Van Opstal finds a believer in Franz Pumaren: 'But he needs to put in the work'
"Just like a brand-new car – we’re slowly going to break him in," GlobalPort coach Franz Pumaren says of new recruit Arnold Van Opstal. Jaime Campos

HE can now hold on to a present where he can have more playing time after a rought start to his PBA career at San Miguel Beer.

But Arnold Van Opstal also has a coach who believes in his bright future.

GlobalPort coach Franz Pumaren is taking a risk on the 6-foot-9 slotman, but is reminding his new trade recruit to put in the work first to reach his ceiling with the Batang Pier.

“I can see the potential in him,” Pumaren said on Tuesday after their practice on their eve of their PBA Governors’ Cup matchup against Phoenix. “All he has to do is just work hard and I think it will benefit him and benefit the team, so might as well.”

“He’s still adjusting,” he added of Van Opstal, who GlobalPort acquired for Von Pessumal. “As we all know, when he turned pro, I think he was out of basketball for a year, then when San Miguel drafted him, he hardly played, so it’s just like starting over.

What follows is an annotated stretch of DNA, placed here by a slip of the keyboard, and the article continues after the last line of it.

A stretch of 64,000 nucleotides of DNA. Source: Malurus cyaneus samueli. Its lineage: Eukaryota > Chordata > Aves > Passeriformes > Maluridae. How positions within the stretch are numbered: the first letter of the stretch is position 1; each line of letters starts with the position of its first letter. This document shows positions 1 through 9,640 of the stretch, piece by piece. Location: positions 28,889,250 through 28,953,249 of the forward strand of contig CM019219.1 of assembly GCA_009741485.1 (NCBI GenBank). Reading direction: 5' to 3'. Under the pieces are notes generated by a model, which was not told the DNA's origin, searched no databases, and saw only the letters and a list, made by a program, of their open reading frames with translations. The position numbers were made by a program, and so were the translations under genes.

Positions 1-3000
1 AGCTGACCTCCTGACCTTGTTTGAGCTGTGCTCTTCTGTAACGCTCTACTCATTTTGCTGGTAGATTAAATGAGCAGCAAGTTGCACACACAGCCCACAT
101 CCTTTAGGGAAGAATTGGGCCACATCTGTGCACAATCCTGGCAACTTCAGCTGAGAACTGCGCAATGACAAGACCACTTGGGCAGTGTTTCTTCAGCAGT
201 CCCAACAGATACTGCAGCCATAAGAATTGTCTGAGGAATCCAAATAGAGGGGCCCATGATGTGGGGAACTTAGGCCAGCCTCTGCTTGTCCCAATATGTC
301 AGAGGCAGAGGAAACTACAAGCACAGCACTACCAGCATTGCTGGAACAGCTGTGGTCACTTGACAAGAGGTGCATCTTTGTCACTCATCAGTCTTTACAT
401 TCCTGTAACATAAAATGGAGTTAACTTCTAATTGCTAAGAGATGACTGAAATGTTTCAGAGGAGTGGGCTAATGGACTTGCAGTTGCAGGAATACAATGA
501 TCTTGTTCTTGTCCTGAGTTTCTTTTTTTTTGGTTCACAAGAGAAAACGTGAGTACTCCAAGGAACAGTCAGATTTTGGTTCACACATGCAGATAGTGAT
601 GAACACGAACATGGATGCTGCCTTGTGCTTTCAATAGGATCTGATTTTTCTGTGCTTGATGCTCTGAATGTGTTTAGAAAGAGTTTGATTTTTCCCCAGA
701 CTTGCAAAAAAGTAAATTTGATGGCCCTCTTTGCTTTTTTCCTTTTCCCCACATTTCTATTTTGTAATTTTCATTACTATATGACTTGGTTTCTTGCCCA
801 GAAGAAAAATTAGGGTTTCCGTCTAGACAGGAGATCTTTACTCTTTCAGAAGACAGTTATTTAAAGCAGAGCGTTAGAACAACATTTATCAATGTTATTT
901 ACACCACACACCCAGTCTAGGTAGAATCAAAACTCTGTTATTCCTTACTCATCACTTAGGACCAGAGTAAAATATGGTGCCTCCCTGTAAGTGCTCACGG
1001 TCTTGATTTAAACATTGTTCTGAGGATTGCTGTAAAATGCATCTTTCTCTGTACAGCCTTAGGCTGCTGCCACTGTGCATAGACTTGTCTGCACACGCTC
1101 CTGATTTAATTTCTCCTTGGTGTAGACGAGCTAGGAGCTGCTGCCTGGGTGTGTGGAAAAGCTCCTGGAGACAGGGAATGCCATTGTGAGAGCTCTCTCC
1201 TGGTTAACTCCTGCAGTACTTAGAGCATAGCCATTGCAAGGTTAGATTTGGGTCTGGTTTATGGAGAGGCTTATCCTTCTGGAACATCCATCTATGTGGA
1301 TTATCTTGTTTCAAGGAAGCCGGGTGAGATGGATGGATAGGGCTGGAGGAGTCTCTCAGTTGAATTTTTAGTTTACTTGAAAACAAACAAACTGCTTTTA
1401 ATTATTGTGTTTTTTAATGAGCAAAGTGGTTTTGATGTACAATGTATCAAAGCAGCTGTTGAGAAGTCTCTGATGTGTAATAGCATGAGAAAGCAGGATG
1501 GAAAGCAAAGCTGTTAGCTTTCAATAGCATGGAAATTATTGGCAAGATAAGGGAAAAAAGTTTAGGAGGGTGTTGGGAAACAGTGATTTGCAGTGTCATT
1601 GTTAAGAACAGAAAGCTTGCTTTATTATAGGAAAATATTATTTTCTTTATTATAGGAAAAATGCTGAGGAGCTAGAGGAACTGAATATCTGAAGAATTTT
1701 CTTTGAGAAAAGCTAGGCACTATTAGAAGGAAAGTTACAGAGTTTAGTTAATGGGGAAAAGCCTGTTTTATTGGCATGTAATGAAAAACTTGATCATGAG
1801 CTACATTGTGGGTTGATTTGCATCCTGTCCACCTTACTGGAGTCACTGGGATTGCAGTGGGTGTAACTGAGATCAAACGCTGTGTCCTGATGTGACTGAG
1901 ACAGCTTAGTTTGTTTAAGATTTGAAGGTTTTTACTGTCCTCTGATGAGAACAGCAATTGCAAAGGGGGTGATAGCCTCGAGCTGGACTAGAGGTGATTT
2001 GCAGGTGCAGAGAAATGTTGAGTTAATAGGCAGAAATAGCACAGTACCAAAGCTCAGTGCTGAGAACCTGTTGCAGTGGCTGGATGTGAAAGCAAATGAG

“And just like a brand-new car – we’re slowly going to break him in,” Pumaren continued.

Van Opstal echoed his new coach’s sentiment, believing it’s Pumaren who can unleash his potential.

“Yeah, for sure,” AVO said. “I’m happy to have this opportunity and I just have to work hard. It’s not going to happen overnight. Not playing for … two conferences, this is technically – if I get minutes now – my rookie season; this is where it actually starts.

"Before, I really don’t have any experience in the PBA if you think about it.”

Van Opstal already saw the opportunity at GlobalPort as he saw action in the first period against the Elasto Painters and played three minutes, although his +/- was a -9 when he was on the court.

And the former La Salle stalwart rattled off the aspects he needs to work on to improve his game.

“Just right now my agility, I think I need to work on lateral movement, my hip mobility,” the 25-year-old cager said. “It’s really not the way I wanted to be and I know I can get it to the way I want it to be.”

“(But) you can’t just rely on practices,” he added. “You have to have experience in-game. There’s definitely a lot of improvements to be made and adjustments to be made, but I’m up for the challenge.”

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Follow the writer on Twitter: @KarloSacamos